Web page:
For some, early autumn is a great time to begin a construction project. It’s also an excellent time to prepare your jobsite for the winter months ahead.
Construction projects tend to slow down once the chill returns to the air and trees start shedding their golden leaves. But for some — and for a variety of reasons — autumn presents an ideal opportunity to start a construction job.
With the price of building materials typically seeing major discounts in the fall — sometimes by more than 50 percent for large contractors — and less competition for skilled laborers due to the decrease in the number of construction projects, it’s no secret your dollar can go a lot further in autumn.
There are other benefits too:
Increased Productivity: Unlike the summer months, where long, sweltering days can stifle productivity, the shorter and cooler fall days have the opposite effect. Despite the shorter daylight hours, the cooler temperatures will mean fewer water breaks and a decrease in heat-related ailments.
Faster Permitting: Unlike the summer months when governmental agencies are bombarded with permitting requests, the fall slowdown means the approvals you need to build are often expedited at a much quicker pace.
Digging and Concrete Pouring: With heavy summer rains and high temperatures in the rearview, autumn’s cool, dry weather is the perfect time for digging, filling, and excavating. Autumn is also the perfect time to build a road, sidewalk, driveway or lay a foundation. Most experts agree the ideal temperature to pour concrete is between 50-60 degrees Fahrenheit (F) or 10-15.5 degrees Celsius (C). When summer temperatures exceed 90 degrees F (32 C), that heat may alter water, cement, and aggregate ratio due to water evaporation. This may result in a weaker final product, as well as abnormalities in shape or form. Conversely, when pouring concrete in temperatures below 40 degrees F (4 degrees C), the hydration process may take more than a day. Additionally, pouring concrete in a cold environment can cause water in the cement to freeze and expand, resulting in the top layer of fresh concrete breaking off from the layers underneath. Even worse, it can lead to the cracking of the building’s foundations to crack, resulting in a collapse.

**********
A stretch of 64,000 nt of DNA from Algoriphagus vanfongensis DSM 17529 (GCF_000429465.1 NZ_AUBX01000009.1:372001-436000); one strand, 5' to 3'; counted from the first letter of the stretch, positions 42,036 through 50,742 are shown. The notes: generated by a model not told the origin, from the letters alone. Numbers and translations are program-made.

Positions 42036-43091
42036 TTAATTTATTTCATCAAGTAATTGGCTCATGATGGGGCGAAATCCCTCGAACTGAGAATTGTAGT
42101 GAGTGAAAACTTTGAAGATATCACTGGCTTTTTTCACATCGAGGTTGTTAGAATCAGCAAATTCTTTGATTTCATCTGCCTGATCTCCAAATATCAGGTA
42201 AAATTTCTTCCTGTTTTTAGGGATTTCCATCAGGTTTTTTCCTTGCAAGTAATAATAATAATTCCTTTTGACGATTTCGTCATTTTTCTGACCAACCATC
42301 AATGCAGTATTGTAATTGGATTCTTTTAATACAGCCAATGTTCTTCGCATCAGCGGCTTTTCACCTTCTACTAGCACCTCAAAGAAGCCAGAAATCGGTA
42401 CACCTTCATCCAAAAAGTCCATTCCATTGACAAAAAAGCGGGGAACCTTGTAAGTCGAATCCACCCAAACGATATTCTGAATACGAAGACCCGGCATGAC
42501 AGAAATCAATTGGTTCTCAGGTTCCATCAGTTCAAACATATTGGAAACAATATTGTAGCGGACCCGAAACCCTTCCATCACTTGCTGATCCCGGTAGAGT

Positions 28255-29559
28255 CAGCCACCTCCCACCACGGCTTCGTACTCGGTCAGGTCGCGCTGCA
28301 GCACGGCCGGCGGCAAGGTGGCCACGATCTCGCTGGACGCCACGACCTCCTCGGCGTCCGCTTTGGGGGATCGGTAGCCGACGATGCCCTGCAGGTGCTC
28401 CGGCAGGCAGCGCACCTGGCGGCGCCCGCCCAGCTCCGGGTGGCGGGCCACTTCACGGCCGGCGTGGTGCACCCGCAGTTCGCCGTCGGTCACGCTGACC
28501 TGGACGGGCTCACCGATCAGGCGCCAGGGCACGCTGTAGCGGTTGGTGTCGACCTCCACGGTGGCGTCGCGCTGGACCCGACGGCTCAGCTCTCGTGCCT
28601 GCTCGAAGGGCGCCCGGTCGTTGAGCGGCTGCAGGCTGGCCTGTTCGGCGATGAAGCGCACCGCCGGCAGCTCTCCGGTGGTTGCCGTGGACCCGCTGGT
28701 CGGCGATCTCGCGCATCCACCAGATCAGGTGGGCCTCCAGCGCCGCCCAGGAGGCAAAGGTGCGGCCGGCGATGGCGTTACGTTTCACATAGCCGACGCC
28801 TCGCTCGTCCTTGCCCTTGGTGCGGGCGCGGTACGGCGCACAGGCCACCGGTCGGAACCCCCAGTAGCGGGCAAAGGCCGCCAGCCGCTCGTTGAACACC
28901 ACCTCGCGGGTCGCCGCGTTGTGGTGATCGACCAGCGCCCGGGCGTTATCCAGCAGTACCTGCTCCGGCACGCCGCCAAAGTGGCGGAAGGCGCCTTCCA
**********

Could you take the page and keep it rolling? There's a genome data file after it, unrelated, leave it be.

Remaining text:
Ready to Work Indoors: If you time your autumn construction project right, you’ll not only be ready to work indoors once winter arrives, it’s also possible your project will be near completion once the warmer weather returns in the spring.
Autumn is also an ideal time to take on some smaller projects. These projects can include upgrading windows and doors, building or protecting a deck, installing a new floor, insulating interior plumbing, or giving your building a new layer of exterior paint.
Windows and Doors: There’s perhaps a no better time than the fall for replacing windows and doors. With upgraded doors and energy-efficient, double-paned windows, you’ll not only keep warm air from escaping in the winter and cold air from escaping in the summer, but you’ll also save money on your heating and cooling bills long into the future.
Outdoor Decks: Autumn is also the best time to build an outdoor deck for your business or home. By taking on this project in the fall, you’ll be ready to enjoy the feature as soon as winter weather relents. If you already have an outdoor deck, fall is also the perfect time for maintenance, whether it’s replacing rotted material and corroded nails, performing a high-velocity pressure wash to remove mold, mildew, and dirt, or resealing it to protect it from the harsh winter months ahead.
New Floor Installation: If you’re considering a new floor, whether it’s wood, carpet, or tile, fall is the time to do it. Many types of flooring require adhesives that need indoor temperatures to be between 75-80 F (23-26 C). In the winter months, glue may not dry properly, possibly resulting in bonding issues.
Exterior Painting: Not only will you be protecting your property from winter weather while also enhancing its curb appeal, cooler temperatures will also allow you to work faster and more comfortably. The best time for exterior painting is when temperatures are between 55-70 degrees F (12-21 C).
Irrigation Blowouts and Insulating Exposed Plumbing: Turning off the water isn’t enough. Every time an irrigation system turns on, trace amounts of water are left behind in the pipe. When temperatures drop in late fall and winter, water left inside the system can freeze, weaken pipe walls or cause widespread damage to system components like nozzles, heads and more. To ensure you don’t end up with a costly repair, an irrigation blowout is recommended to be performed by a professional. It entails turning the water off at the mainline source and then using an air compressor and matching hoses to “blowout” any lingering drops of water from each irrigation zone. You can learn more about this task here. Another thing to consider is insulating any exterior or unheated basement hoses and pipes. When temperatures freeze, non-insulated plumbing lines will result in an increase of power use because things like a water heater will have to work harder to produce the warm or hot water you desire.
Whatever project you choose to undertake this fall, the equipment you need doesn’t have to be purchased. Companies like Herc Rentals have the gear and expertise to conquer it safely, efficiently and effectively.